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The global burden of cancer attributable to risk factors, 2010–19: a systematic analysis for the Global Burden of Disease Study 2019
BackgroundUnderstanding the magnitude of cancer burden attributable to potentially modifiable risk factors is crucial for development of effective prevention and mitigation strategies. We analysed results from the Global Burden of Diseases, Injuries, and Risk Factors Study (GBD) 2019 to inform cancer control planning efforts globally.MethodsThe GBD 2019 comparative risk assessment framework was used to estimate cancer burden attributable to behavioural, environmental and occupational, and metabolic risk factors. A total of 82 risk–outcome pairs were included on the basis of the World Cancer Research Fund criteria. Estimated cancer deaths and disability-adjusted life-years (DALYs) in 2019 and change in these measures between 2010 and 2019 are presented.FindingsGlobally, in 2019, the risk factors included in this analysis accounted for 4·45 million (95% uncertainty interval 4·01–4·94) deaths and 105 million (95·0–116) DALYs for both sexes combined, representing 44·4% (41·3–48·4) of all cancer deaths and 42·0% (39·1–45·6) of all DALYs. There were 2·88 million (2·60–3·18) risk-attributable cancer deaths in males (50·6% [47·8–54·1] of all male cancer deaths) and 1·58 million (1·36–1·84) risk-attributable cancer deaths in females (36·3% [32·5–41·3] of all female cancer deaths). The leading risk factors at the most detailed level globally for risk-attributable cancer deaths and DALYs in 2019 for both sexes combined were smoking, followed by alcohol use and high BMI. Risk-attributable cancer burden varied by world region and Socio-demographic Index (SDI), with smoking, unsafe sex, and alcohol use being the three leading risk factors for risk-attributable cancer DALYs in low SDI locations in 2019, whereas DALYs in high SDI locations mirrored the top three global risk factor rankings. From 2010 to 2019, global risk-attributable cancer deaths increased by 20·4% (12·6–28·4) and DALYs by 16·8% (8·8–25·0), with the greatest percentage increase in metabolic risks (34·7% [27·9–42·8] and 33·3% [25·8–42·0]).InterpretationThe leading risk factors contributing to global cancer burden in 2019 were behavioural, whereas metabolic risk factors saw the largest increases between 2010 and 2019. Reducing exposure to these modifiable risk factors would decrease cancer mortality and DALY rates worldwide, and policies should be tailored appropriately to local cancer risk factor burden.FundingBill & Melinda Gates Foundation.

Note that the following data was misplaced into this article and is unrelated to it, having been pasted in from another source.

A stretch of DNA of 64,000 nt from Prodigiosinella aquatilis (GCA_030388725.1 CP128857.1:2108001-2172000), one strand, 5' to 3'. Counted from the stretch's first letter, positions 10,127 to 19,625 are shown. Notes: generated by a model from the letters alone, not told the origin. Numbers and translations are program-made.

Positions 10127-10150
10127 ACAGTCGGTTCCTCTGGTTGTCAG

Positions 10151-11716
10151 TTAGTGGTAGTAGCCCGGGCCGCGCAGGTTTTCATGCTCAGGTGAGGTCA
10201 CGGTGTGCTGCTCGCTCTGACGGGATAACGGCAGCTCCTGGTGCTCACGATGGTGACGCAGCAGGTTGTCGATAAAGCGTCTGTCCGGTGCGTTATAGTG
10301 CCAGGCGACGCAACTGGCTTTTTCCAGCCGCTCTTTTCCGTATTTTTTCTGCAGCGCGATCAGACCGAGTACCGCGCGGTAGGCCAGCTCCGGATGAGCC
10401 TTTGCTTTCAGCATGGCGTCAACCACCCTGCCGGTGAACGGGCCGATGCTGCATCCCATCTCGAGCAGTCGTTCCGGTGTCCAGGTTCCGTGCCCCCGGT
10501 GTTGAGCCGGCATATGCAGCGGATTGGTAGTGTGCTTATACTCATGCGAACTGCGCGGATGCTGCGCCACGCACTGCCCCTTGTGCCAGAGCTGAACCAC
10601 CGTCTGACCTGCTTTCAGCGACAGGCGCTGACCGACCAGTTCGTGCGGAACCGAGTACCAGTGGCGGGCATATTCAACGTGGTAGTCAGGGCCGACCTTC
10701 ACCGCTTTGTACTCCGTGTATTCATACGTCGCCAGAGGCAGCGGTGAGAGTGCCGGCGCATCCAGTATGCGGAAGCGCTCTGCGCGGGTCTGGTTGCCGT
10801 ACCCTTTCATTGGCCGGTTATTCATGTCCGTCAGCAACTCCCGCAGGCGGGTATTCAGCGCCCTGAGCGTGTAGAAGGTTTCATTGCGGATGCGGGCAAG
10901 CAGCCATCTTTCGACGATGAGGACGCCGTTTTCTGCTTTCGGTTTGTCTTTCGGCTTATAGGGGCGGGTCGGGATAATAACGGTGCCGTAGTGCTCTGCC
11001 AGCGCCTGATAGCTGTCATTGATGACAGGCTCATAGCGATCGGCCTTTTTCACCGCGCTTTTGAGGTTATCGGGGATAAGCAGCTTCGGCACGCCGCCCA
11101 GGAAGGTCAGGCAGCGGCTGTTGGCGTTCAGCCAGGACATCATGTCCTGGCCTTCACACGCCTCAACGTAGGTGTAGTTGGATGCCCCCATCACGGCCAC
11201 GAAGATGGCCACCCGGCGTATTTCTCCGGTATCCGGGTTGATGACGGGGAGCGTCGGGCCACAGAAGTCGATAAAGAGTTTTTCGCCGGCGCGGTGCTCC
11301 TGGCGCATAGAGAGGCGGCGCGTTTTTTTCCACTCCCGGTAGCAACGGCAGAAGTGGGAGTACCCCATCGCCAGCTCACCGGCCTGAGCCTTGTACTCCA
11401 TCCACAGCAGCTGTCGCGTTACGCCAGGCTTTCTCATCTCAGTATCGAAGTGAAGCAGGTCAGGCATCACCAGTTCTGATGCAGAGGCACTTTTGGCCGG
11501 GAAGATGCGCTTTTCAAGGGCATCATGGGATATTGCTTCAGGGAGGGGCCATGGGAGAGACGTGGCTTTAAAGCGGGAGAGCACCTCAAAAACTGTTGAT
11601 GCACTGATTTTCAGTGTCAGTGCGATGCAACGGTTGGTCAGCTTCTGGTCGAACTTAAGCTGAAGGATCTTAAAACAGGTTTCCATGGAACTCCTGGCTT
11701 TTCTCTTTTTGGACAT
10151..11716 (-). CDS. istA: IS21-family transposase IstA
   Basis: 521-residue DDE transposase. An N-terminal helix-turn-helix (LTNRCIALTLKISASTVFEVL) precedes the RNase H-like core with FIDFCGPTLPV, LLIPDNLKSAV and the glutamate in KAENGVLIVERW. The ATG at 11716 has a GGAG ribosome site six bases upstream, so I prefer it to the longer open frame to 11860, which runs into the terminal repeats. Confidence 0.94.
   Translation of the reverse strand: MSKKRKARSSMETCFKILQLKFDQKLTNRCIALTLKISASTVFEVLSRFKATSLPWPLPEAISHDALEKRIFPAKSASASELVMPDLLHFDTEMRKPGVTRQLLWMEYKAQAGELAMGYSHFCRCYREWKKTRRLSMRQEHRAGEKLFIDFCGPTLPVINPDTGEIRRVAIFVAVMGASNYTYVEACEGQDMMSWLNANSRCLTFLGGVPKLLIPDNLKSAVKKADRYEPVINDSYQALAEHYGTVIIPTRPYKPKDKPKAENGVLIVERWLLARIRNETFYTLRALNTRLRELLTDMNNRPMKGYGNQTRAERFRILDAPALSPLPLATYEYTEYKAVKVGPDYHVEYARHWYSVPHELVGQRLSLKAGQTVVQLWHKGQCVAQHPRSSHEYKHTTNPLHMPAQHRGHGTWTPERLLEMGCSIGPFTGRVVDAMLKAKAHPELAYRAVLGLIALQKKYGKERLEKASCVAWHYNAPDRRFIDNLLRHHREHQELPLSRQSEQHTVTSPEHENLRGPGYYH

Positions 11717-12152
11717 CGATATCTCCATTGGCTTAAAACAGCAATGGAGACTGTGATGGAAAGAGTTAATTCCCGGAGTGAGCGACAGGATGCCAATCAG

Cancer is the second leading cause of death worldwide, and exposure to risk factors plays an important role in the biology and burden of many cancer types.
Understanding the relative contribution of modifiable risk factors to cancer burden and their trends over time is crucial to informing cancer control efforts both locally and globally. In 2015, the UN released the Sustainable Development Goals (SDGs), with SDG target 3.4 focusing on reducing global premature mortality by a third for non-communicable diseases, including cancer, by 2030. Effectively addressing the growing burden of cancer globally will require comprehensive measures that incorporate both curative and preventive interventions, particularly in light of the anticipated challenges that the COVID-19 pandemic will bring in progress towards SDG target 3.4.
Although some cancer cases are not preventable, governments can work on a population level to support an environment that minimises exposure to known cancer risk factors. Primary prevention, or the prevention of a cancer developing, is a particularly cost-effective strategy,
although it must be paired with more comprehensive efforts to address cancer burden, including secondary prevention initiatives, such as screening programmes, and ensuring effective capacity to diagnose and treat those with cancer. As part of cancer control strategies, prevention requires identification of causal risk factors, determination of contribution to local cancer burden, and development of effective strategies for their mitigation. Previous studies have quantified the burden of cancer attributable to individual risk factors globally or for several risk factors in select countries and regions,
providing crucial location and risk-factor-specific information. However, comprehensive cancer risk factor estimates do not exist for many countries, leaving an important void as countries develop and update their cancer control plans. The Global Cancer Observatory from the International Agency for Research on Cancer provides estimates of global, regional, and national risk-attributable cancer burden for a subset of potentially modifiable risk factors (eg, obesity, alcohol consumption, infections, and ultraviolet radiation), but these estimates are not provided together in a comprehensive fashion across time, and some potentially modifiable risk factors are not estimated as part of this effort.
Créditos: Comité científico Covid